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IBM midrange users eye HP-3Com deal

IT pros running 3Com's VOIP solution on IBM System i midrange servers wonder what HP's bid to buy 3Com means to them.

Hewlett-Packard's plan to acquire 3Com has some IT pros wondering what will happen to the 3Com voice-over-IP package they're running on IBM midrange servers.

The prospect of orphaned technology has been particularly visible in the last couple years with all the mergers and acquisitions happening in the information technology industry. HP buying 3Com, Dell snapping up EqualLogic, and Oracle's plans to buy Sun Microsystems are just a few of the big deals that caused some angst among users worrying that the new owner might jettison support for their products. Other IT vendors are racing to form strategic partnerships with one another to gain an edge -- see the VMware, Cisco and EMC joint venture announced recently.

IT pros are concerned that their data centers could end up running orphaned, unsupported gear many years down the road. But many are waiting it out, and are confident that support -- at least in the short term -- is pretty solid.

"It will be interesting. I'm not sure how it's going to shake out," said Roxanne Reynolds-Lair, CIO for The Fashion Institute of Design & Merchandising in Los Angeles. The school runs 3Com VOIP software on two IBM Power-based midrange servers, a System i 570 for production and a 520 for backup.

"I think that in this day and age, with all these different competitors and partners, as long as the solution is a good one and viable, that IBM and 3Com and HP will work it out," she said. Reynolds-Lair added that on the same day she heard about the HP-3Com deal, she picked up the phone and was told by her IBM and 3Com reps that they will do "everything they can to work it out."

That doesn't mean she's not weighing options. The school is migrating its networking infrastructure from Cisco to 3Com, but Reynolds-Lair is also keeping an eye on Brocade. Why? Well, because IBM recently announced a partnership with Brocade. Again, the mergers and acquisitions are giving IT pros a lot to think about.

Stan Staszak, director of IBM System i and x products for Sirius Computer Solutions, a San Antonio-based systems integrator and IBM business partner, cited one example where initial concern of a merger led to later benefits. When J.D. Edwards, a big ERP application in System i shops, was acquired by PeopleSoft, which was in turn acquired by Oracle, there was a lot of hand-wringing about what would come of it. According to Staszak, it turned out for the better.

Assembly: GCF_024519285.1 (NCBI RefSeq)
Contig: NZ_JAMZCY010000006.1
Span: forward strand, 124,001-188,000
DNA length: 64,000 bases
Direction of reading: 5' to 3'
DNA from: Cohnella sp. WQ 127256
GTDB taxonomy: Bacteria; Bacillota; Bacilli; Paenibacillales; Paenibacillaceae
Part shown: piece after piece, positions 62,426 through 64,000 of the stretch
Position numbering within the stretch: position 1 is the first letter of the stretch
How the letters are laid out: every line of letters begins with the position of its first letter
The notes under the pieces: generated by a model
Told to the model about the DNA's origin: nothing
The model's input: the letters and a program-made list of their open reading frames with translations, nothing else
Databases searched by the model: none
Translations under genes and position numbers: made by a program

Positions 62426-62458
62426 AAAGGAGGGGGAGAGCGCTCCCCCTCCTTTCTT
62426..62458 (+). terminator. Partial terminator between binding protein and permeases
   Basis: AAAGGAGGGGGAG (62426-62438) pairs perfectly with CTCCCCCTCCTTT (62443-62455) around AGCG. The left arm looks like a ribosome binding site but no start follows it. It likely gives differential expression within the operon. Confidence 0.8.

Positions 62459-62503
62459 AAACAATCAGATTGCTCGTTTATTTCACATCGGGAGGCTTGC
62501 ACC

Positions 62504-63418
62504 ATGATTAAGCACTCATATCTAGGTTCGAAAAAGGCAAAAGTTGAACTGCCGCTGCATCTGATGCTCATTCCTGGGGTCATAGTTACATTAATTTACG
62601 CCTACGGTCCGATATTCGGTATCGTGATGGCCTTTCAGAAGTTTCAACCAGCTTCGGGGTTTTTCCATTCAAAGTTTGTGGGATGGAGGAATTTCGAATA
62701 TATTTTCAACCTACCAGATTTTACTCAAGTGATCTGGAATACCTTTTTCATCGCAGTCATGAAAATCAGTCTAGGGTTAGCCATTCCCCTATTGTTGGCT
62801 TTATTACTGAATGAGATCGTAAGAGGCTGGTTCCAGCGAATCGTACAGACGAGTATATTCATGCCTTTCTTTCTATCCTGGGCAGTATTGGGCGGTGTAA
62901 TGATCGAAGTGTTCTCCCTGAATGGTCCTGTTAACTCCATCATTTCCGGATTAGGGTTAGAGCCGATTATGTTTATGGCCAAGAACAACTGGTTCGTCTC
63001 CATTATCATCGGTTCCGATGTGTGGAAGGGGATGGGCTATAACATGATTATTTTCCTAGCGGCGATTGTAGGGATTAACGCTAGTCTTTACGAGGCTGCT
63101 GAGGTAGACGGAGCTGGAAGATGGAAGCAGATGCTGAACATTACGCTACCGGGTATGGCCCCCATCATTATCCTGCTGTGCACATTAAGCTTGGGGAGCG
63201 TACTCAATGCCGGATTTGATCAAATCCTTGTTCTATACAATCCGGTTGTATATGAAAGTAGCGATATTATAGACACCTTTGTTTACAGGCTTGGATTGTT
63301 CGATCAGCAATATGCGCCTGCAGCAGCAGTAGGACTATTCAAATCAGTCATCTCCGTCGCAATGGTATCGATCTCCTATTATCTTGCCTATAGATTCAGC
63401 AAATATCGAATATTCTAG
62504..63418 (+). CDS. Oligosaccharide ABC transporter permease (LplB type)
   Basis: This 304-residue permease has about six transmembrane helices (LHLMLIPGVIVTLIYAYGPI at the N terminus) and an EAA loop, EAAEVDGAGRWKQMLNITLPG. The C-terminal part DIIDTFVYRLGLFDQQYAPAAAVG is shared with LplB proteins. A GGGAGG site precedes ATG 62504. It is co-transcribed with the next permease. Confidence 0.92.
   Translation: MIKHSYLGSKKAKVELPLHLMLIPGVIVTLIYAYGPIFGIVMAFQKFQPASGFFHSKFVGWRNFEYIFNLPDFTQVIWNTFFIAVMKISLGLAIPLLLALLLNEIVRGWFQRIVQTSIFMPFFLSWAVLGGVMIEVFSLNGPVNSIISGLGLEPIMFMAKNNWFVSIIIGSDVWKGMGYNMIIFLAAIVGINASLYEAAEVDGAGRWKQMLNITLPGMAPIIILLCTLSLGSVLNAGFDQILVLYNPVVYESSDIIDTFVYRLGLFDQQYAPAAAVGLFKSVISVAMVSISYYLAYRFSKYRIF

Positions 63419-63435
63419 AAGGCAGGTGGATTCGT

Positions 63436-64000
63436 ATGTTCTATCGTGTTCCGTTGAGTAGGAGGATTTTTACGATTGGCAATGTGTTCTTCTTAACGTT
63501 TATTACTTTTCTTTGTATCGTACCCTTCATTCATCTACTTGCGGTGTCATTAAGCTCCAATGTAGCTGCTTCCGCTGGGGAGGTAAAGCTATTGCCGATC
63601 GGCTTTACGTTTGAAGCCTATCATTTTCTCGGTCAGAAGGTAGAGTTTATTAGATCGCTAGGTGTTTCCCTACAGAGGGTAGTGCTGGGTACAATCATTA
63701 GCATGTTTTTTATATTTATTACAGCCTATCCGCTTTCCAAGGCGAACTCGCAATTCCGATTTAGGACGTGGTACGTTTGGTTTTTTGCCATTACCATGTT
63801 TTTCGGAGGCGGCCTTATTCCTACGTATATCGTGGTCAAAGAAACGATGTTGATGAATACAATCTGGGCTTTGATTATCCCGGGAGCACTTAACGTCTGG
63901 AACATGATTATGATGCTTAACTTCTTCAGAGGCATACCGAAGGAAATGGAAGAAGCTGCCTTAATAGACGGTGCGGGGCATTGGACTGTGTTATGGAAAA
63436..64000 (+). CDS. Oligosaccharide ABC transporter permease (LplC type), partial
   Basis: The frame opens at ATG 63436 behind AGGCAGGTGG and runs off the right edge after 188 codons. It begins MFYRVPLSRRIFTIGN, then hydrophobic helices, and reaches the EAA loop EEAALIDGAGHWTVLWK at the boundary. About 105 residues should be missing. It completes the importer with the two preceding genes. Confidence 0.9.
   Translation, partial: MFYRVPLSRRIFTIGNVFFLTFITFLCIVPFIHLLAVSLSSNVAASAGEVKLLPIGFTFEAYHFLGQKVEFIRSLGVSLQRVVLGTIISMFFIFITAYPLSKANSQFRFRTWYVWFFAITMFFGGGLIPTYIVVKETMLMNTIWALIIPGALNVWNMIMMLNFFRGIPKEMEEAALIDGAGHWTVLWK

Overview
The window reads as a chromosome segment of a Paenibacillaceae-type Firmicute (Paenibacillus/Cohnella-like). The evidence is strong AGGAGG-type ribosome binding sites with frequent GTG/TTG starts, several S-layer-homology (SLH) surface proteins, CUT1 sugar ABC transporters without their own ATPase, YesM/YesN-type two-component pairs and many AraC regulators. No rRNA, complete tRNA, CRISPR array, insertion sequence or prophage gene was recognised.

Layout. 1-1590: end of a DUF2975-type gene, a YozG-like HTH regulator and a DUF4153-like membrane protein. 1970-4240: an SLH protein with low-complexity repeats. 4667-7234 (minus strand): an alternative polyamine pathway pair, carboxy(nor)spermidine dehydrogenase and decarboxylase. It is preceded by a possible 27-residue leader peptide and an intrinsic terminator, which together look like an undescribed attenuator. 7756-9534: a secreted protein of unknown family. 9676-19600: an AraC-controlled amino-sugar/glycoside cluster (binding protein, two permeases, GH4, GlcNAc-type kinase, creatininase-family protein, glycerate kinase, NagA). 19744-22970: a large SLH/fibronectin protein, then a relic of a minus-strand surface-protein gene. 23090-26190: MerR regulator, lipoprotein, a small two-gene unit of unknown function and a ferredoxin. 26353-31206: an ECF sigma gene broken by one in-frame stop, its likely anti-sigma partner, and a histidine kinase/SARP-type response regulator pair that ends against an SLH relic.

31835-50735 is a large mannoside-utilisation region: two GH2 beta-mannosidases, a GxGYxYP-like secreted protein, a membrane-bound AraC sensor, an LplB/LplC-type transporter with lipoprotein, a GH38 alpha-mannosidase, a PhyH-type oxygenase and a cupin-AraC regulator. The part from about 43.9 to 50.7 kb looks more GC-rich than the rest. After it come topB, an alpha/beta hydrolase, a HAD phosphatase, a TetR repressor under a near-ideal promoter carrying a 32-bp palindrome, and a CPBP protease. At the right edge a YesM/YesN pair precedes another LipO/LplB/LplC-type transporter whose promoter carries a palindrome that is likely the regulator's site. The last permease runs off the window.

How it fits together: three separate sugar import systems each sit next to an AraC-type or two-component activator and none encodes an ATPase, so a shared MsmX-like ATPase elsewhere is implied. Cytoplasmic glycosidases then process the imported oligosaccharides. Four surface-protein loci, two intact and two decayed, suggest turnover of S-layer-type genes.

"JDE customers were panicking a bit early on, thinking this is really going to impact our environment," he said. "But Oracle took a look at this customer base and said, 'You know what? These are loyal customers to the platform and we don't want to force them to move to something they're not comfortable with.' So actually Oracle made it better by continuing to invest in the product. Customers said it exceeded their expectations."

Sirius does have a horse in this race. The company's been running the 3Com solution on the IBM System i for more than a year, and is happy with it. Sirius has also helped more than 20 other companies implement it.

Typex Group is in a similar situation in the U.K. In addition to running the 3Com on System i itself, it's helped about a half-dozen others, including Kawasaki Motors in the Netherlands, implement 3Com VoIP on IBM iSeries..

"Most IBM systems, especially Power, run applications from every vendor in the world," said managing director Deni Wilson. "It's just another application. From an HP perspective, they would rather have it running on HP hardware. But to prevent it from running on anyone else's hardware would be short-sighted."

Wilson continued, saying that Typex believes the mergers and acquisitions will continue, but she's not convinced that will mean more people will choose a single vendor.

"Because so many things are moving quickly, it would be a mistake to do that," she said. "I think that openness between vendors will become more prevalent. People will have more pieces from different vendors. I don't think anyone will hold the whole piece."

Mark Fontecchio can be reached at

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